- Lies about the Dutch
- More Lies about the Dutch
- Even more lies about the Dutch
- Lies about the English
- More Lies about the English
Dutch houses (particularly those found in Amsterdam) are extremely dangerous and under no circumstances should they be bought, rented, lived in, squatted, visited or stepped foot there in. When looking for accommodation in Holland it is advised to consider the much safer alternative of living on the streets. Anyone who has spent any amount of time in a Dutch abode (and has lived to tell the tale) will be able to tell you about their many strange quarks and dangers. An Englishman’s home might be his castle but a Dutchman’s home is a deathtrap.
Possibly the greatest health hazard that exists in a Dutch house are Dutch stairs. Dutch stairs are widely regarded as the most dangerous type of stairs in the world for one simple reason; they are insanely steep. So steep in fact that they are better thought of as ladders and in the case of spiral stair cases; twisty ladders.
Descending Dutch stairs is extra dangerous. Even people who have been living in Dutch homes for a very long time can still fall victim to them because (as well as being very steep) Dutch stairs are very patient.
All it takes is one sleepy morning when you forget that you are wearing your pair of extra slippery socks and one quick unexpected vertical trip later you will have a bruise the size of Belgium on your ass (possibly with a neighboring country on the other cheek). And god forbid that there is a window at the bottom of those stairs because if there is you might find yourself suddenly propelled across the street into a nearby canal (as I once nearly was).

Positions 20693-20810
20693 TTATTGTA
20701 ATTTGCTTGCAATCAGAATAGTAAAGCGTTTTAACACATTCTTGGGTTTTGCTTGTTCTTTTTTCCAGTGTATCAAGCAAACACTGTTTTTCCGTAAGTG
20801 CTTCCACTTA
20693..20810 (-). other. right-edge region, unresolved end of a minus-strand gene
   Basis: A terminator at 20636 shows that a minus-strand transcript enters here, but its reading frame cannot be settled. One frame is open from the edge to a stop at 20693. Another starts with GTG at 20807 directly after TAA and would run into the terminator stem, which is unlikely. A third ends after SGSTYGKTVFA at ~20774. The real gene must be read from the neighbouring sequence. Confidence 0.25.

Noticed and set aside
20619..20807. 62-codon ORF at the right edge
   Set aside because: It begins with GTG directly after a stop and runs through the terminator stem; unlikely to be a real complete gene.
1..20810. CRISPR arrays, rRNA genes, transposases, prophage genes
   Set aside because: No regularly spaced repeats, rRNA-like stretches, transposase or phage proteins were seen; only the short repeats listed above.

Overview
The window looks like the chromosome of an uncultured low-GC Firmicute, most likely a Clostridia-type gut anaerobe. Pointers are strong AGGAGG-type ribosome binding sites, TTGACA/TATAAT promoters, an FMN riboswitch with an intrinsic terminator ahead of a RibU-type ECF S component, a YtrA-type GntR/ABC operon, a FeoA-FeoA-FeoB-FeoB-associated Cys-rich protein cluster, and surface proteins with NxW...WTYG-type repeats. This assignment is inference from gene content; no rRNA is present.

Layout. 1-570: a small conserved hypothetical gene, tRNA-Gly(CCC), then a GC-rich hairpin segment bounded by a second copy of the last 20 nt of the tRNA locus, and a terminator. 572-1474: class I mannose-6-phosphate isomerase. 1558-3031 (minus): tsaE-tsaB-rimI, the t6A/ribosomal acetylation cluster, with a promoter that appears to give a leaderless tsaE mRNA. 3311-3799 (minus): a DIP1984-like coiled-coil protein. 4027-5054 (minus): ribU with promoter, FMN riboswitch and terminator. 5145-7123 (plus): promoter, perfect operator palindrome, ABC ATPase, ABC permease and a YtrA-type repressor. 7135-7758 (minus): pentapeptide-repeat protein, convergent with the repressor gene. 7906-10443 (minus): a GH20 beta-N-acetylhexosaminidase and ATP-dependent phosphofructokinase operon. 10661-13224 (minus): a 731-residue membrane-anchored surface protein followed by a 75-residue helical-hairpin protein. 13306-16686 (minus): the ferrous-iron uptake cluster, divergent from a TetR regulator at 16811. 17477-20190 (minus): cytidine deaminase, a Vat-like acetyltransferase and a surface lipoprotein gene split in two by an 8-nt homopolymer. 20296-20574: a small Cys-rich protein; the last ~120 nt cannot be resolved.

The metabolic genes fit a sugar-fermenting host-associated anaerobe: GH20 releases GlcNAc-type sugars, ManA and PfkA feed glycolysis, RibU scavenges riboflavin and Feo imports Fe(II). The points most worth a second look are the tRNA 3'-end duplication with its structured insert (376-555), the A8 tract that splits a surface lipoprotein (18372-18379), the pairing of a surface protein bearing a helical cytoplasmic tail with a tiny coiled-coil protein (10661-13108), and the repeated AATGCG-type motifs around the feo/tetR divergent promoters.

As a rule, if your Dutch living-abode includes an upstairs area it is simply safer to forget that it exists at all and sleep in the living room, kitchen or hallway. This has the added benefit of giving the mice their own area of the house because as we all know every Dutch house comes with mice as standard (and can be very territorial).
If fear of falling down the stairs is not enough to made you feel uncertain about your balance then the fact that almost every Dutch house leans will not help matters. One of the side effects of building houses on areas that used to be swamp or a part of the sea before they got filled in is that the ground is very soft and houses tend to develop a ‘slight’ tilt over time. The combination of Dutch stairs and tilting floors often gives the feeling of living in a fun ground fun house.
As well as interfering with your sense of balance this presents a very real danger that one day your whole house might slide off into the adjacent canal. This is particularly alarming if it is only discover upon waking up in your bed as it floats alongside a canal tour boat. For this reason it is strongly advised to have a hard hat and some sort of floatation device nearby at all times.
It is not all bad though. The one thing you don’t have to worry about in a Dutch house is the wiring. With everything else that can go wrong you would be forgiven for thinking that the fuses would need changing every time you so much as point at an electrical outlet. However, as luck would have it Dutch fuses are extremely strong and will survive the greatest of electrical fires. Even if every single lighting fixture and electrical appliance is flickering like an evil spirit is trying to manifest itself you do not have to worry about the electricity failing (and that it is most likely those mice chewing threw the cables again since they have finished your favorite box of cereal).
It is a comforting thought to know that when your house has burnt down to the ground and all your worldly possessions are gone you will still be able to salvage the fuses from the wreckage for use in your next Dutch house (if you choose to take the risk again).